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European Commission


Brussels, 24 November 2012

Statement by Vice-President Reding ahead of the International Day for Eliminating Violence against Women

Ahead of the International Day for Eliminating Violence against Women (25 November 2012), Vice-President Reding, the EU's Justice Commissioner made the following statement:

“Across Europe, around 1 in 5 women have suffered physical violence at least once in their lives and 1 in 10 have suffered forced sexual violence. Violence against women is the most brutal manifestation of gender inequality and is a violation of human rights that Europe must not and cannot ignore.

The European Union is working to deliver results not only on International Days, but on all 365 days a year. In May 2011, the European Commission proposed a new European law on victims’ rights. Sixteen months later the law was adopted by the European Parliament and the Council and is in the statute book of the European Union. This new law is a breakthrough for victims of crime and for all women who have fallen victims of violence. It guarantees rights for all victims, wherever they are in Europe. They have the right to be treated with respect by authorities, to receive information about their rights and their case, to receive proper support, and to participate in proceedings if they wish, for example by attending the trial.

Victims of gender violence will benefit. Authorities will have to identify vulnerable victims – such as a victim of rape – and give them proper protection while the police investigate and while the courts prosecute.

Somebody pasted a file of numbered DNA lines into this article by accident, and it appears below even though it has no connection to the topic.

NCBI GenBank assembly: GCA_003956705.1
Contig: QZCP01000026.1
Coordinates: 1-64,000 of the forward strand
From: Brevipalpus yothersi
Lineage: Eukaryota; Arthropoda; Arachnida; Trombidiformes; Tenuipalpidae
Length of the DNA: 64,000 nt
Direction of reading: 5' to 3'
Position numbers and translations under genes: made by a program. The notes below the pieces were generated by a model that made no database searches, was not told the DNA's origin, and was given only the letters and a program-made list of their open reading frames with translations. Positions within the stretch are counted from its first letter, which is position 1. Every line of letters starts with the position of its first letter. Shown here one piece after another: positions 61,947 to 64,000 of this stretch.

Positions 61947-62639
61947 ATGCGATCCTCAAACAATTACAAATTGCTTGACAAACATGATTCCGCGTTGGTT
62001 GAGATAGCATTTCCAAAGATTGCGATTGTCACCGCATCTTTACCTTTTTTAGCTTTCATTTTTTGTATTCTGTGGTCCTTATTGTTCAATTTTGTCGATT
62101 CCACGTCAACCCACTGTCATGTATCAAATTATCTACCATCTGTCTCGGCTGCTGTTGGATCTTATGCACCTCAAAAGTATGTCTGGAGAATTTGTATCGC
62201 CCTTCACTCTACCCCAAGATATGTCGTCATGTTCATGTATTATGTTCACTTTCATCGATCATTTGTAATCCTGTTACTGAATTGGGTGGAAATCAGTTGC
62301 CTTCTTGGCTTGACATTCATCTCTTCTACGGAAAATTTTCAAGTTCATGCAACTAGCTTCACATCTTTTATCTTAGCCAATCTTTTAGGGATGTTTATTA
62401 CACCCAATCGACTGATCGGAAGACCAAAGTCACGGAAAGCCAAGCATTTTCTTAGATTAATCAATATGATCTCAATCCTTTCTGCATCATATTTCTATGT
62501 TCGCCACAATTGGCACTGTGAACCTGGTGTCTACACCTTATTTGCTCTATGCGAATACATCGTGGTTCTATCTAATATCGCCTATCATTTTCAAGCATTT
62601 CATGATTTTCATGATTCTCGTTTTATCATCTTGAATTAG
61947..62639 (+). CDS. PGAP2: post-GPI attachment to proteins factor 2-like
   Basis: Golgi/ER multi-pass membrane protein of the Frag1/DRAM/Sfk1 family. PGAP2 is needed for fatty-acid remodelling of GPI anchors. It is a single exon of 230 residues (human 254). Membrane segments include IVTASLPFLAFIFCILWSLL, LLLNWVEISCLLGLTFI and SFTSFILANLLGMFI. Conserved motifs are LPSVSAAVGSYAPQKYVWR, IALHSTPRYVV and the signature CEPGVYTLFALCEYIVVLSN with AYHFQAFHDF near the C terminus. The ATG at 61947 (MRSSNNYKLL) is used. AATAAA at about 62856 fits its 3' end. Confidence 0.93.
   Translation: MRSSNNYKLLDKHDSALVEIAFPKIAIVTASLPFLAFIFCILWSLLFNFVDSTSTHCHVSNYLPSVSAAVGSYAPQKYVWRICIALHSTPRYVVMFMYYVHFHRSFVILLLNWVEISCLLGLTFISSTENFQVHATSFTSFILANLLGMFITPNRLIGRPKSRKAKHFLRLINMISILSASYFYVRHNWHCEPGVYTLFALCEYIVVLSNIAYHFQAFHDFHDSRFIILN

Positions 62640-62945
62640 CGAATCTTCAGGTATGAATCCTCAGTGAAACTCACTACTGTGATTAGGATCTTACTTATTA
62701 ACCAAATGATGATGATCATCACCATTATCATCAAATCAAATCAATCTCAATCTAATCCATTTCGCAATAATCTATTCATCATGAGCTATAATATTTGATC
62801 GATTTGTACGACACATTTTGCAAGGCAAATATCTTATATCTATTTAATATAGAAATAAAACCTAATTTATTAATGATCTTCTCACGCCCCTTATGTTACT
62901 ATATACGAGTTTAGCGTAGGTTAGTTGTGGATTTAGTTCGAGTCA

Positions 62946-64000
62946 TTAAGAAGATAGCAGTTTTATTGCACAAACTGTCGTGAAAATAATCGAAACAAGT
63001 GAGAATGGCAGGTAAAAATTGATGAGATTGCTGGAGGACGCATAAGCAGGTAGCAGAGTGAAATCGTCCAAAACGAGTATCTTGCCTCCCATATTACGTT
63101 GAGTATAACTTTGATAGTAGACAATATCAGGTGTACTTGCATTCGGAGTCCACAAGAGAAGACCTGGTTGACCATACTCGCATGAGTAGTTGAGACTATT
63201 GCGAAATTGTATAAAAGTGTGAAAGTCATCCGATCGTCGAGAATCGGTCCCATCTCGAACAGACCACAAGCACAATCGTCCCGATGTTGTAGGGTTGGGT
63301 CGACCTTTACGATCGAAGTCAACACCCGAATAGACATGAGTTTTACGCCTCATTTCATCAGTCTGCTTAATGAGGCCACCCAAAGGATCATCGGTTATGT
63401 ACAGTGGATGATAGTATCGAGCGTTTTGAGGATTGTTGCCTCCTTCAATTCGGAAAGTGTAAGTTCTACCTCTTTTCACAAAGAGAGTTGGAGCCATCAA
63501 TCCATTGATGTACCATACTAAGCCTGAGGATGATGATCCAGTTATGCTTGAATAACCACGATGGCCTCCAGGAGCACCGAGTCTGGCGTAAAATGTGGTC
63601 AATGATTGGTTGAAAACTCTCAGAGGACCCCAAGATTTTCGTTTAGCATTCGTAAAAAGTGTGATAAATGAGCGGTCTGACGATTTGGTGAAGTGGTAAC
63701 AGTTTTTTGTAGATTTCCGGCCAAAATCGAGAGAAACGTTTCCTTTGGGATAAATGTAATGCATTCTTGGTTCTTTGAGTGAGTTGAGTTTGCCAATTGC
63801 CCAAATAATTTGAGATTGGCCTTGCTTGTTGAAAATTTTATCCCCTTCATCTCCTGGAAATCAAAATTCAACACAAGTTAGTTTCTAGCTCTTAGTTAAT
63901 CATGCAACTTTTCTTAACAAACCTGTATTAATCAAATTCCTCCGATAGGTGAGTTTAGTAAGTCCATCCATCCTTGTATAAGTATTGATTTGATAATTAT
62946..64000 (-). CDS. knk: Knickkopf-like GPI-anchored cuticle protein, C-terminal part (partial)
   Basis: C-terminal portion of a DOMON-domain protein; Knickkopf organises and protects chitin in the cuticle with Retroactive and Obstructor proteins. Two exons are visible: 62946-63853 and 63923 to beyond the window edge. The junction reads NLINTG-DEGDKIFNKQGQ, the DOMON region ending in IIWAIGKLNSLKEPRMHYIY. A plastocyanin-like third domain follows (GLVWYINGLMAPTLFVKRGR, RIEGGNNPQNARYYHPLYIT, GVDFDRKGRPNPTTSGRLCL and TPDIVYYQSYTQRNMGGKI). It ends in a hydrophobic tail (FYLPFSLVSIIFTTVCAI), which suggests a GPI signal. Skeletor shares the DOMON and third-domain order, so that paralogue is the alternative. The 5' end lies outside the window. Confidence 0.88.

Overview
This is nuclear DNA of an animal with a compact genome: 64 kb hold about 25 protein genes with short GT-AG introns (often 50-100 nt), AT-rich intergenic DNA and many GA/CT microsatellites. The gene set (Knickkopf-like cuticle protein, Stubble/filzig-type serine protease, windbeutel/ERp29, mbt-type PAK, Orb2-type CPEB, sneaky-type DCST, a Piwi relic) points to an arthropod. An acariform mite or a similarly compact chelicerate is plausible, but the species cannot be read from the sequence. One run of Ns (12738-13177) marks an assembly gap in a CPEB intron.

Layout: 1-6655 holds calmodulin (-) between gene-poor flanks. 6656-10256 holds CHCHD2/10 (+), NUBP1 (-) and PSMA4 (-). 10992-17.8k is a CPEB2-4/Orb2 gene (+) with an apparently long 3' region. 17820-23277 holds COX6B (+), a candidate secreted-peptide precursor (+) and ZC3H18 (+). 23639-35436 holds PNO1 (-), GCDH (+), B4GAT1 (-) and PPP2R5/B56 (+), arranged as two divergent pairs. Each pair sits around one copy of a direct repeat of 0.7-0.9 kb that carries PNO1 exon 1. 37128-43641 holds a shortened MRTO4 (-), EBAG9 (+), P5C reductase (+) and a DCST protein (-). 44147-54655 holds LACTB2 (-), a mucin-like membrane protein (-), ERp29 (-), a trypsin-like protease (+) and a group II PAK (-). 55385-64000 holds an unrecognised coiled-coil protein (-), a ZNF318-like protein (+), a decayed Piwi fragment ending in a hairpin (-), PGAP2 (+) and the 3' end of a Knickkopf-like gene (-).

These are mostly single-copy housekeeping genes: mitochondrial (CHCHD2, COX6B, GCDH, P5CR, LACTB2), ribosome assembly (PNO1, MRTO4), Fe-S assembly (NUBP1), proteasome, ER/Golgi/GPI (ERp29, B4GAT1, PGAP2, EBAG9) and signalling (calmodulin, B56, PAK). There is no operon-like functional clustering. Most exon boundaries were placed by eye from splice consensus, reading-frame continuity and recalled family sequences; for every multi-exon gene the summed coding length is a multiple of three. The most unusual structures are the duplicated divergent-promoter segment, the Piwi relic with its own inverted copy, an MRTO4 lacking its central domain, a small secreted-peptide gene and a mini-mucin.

I expect to see Member States swiftly transposing this Directive as a matter of priority to address the needs of millions of Europeans and their families every year.

We have also proposed a European Protection Order to make sure that women who are victims of violence in their homes are better protected. This will complete existing EU laws in the field of penal law to ensure that a barring or restraining order issued against a violent partner in one Member State can be automatically recognised in another state if the victim moves or travels. Protection should not be lost just because the victim decides to travel in the EU.

I call on national Justice Ministers in the Council to reach an agreement soon on the European Protection Order civil law mechanism to make better protection for women throughout the EU a reality."


The EU directive on minimum standards for victims was tabled by the Commission in May 2011 (IP/11/585 and MEMO/11/310). Its publication in the Official Journal on 14 November 2012 followed adoption by the Council of the EU (IP/12/1066) and a plenary vote in the European Parliament (MEMO/12/659). This came after the European Parliament and the Council of Ministers reached an agreement in June following intense negotiations mediated by the European Commission.

The new EU Directive on minimum standards for victims will ensure that, in all 27 EU countries:

  • victims are treated with respect and police, prosecutors and judges are trained to properly deal with them;

  • victims get information on their rights and their case in a way they understand;

  • victim support exists in every Member State;

  • victims can participate in proceedings if they want and are helped to attend the trial;

  • vulnerable victims are identified – such as children, victims of rape, or those with disabilities – and are properly protected;

  • victims are protected while police investigate the crime and during court proceedings.

For more information

European Commission – victims' rights

Homepage of Vice-President Viviane Reding, EU Justice Commissioner:

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